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analytic Anna Katharine Green appear artist Big Bow Mystery CHAPTER character clever clues Conan Doyle course crime criminal curiosity deduction detective fiction detective of fiction Detective Story device Doyle's Dupin eyes fact false fiction detective footprints Gaboriau Gaston Leroux Ghost Story give hand human impression ingenious inquest interest Jacques Futrelle Julian Hawthorne Larsan Lecoq literature logical look matter means Mears House ment mental method mind motive murder mystery fiction mystery story narrator never novel observation perhaps person plot Poe's police problem Purloined Letter puzzle question quote reader real detective reason remarkable Riddle Story robbery romance Rouletabille Rue Morgue secret Sherlock Holmes short-story solution solved Study in Scarlet suspect tale tell thing Thinking Machine thought thread tion told Transcendent Detective true truth victim Watson Wilkie Collins witness woman words writer of detective young Zadig
Page 28 - I seem to remember having been told that a bad sweep was once left in a stack with his brush, to indicate which way the wind blew.
Page 220 - I call it? - of cuckoldry - the Utopia of gallantry, where pleasure is duty, and the manners perfect freedom. It is altogether a speculative scene of things, which has no reference whatever to the world that is.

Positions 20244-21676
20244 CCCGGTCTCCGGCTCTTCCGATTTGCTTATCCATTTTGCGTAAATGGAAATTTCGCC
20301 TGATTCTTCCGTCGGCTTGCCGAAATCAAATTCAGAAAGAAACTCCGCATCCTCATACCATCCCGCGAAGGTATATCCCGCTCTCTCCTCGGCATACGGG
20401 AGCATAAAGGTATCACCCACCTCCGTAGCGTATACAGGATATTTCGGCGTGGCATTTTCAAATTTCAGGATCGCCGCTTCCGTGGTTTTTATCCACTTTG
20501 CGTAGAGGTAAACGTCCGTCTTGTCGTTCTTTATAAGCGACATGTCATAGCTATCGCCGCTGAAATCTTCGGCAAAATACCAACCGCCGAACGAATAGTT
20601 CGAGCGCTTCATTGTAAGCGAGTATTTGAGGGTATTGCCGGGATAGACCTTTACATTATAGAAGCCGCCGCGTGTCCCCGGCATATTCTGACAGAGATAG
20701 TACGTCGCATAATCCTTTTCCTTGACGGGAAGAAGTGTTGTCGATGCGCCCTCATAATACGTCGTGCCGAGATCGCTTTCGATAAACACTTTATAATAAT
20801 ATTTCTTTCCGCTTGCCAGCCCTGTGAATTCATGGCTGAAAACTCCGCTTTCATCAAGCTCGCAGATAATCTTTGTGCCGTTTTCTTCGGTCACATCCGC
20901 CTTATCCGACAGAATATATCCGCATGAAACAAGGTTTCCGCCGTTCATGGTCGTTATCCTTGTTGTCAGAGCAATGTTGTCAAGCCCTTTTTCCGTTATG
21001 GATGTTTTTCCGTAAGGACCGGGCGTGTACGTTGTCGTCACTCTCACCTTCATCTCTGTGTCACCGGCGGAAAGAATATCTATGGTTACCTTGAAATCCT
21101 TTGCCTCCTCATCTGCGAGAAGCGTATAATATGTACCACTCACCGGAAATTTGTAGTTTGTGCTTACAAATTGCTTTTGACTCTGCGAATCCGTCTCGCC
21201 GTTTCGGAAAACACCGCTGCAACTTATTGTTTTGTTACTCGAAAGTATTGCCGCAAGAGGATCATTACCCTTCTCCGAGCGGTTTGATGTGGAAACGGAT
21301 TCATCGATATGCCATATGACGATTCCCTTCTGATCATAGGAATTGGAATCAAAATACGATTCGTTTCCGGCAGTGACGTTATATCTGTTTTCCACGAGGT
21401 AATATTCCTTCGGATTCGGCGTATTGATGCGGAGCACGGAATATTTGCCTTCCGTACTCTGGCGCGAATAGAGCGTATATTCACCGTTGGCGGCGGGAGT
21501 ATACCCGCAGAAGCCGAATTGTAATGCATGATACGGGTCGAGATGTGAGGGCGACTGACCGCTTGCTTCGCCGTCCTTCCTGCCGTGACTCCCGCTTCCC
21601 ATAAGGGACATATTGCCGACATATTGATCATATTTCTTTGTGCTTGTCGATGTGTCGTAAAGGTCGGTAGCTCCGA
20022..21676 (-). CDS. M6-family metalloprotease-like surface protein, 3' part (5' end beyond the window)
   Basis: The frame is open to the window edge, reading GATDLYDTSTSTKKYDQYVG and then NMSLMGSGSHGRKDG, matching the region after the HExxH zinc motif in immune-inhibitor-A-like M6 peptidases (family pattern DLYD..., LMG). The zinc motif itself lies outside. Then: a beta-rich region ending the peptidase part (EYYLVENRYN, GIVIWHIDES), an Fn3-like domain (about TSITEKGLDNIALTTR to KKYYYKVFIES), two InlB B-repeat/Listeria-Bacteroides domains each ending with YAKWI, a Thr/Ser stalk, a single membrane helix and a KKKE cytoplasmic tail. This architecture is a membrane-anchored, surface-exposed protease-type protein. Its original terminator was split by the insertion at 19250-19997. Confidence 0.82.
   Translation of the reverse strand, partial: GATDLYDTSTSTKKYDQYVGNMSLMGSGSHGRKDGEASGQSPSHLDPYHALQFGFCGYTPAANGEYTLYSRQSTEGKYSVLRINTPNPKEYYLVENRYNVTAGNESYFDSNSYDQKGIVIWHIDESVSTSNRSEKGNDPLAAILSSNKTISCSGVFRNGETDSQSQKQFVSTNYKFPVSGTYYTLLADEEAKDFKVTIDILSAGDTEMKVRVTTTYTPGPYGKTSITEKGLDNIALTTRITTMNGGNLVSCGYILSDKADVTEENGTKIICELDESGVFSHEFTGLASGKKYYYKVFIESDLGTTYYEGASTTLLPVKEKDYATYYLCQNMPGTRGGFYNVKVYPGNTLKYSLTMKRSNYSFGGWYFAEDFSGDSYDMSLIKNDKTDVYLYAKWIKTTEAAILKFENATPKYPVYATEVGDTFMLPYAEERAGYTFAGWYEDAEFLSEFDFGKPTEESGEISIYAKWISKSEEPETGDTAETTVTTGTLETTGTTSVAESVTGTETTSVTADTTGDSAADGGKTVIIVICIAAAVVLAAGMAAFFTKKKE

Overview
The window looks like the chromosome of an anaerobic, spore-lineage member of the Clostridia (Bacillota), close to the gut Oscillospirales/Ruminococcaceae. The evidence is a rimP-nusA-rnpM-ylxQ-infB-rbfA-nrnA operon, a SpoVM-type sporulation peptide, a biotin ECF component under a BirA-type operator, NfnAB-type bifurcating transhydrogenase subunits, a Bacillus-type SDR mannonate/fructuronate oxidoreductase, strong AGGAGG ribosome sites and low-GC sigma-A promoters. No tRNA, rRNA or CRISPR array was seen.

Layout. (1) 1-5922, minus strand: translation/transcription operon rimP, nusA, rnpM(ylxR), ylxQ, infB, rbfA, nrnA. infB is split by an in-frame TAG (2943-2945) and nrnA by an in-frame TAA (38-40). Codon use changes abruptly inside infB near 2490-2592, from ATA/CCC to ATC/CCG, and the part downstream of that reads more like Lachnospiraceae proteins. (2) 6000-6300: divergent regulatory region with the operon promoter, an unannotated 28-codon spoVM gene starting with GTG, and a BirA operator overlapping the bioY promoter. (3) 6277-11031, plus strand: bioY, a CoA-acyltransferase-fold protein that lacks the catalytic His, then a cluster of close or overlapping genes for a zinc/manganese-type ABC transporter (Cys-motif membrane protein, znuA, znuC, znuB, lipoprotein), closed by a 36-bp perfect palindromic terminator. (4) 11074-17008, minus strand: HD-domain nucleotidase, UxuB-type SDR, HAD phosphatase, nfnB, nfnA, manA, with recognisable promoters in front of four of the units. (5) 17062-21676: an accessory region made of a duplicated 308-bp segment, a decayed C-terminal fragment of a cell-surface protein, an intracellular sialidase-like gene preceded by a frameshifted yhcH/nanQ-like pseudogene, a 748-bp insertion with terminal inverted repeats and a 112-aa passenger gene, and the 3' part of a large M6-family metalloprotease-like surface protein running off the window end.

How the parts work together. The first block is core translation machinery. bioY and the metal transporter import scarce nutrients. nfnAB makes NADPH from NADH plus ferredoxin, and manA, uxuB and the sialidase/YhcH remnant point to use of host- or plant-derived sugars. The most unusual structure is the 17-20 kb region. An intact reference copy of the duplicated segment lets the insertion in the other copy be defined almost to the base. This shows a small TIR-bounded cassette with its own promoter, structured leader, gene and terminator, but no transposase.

Page 291 - It is my design to render it manifest that no one point in its composition is referable either to accident or intuition — that the work proceeded step by step to its completion with the precision and rigid consequence of a mathematical problem.
Page 76 - He boasted to me, with a low chuckling laugh, that most men, in respect to himself, wore windows in their bosoms, and was wont to follow up such assertions by direct and very startling proofs of his intimate knowledge of my own.
Page 221 - The whole is a passing pageant, where we should sit as unconcerned at the issues, for life or death, as at a battle of the frogs and mice.
Page 169 - With the algebraists, however, who are Pagans themselves, the 'Pagan fables' are believed, and the inferences are made, not so much through lapse of memory as through an unaccountable addling of the brains. In short, I never yet encountered the mere mathematician who...
Page 220 - I could never connect those sports of a witty fancy in any shape with any result to be drawn from them to imitation in real life.
Page 291 - Nothing is more clear than that every plot, worth the name, must be elaborated to its denouement before any thing be attempted with the pen. It is only with the denouement constantly in view that we can give a plot its indispensable air of consequence, or causation, by making the incidents, and especially the tone at all points, tend to the development of the intention.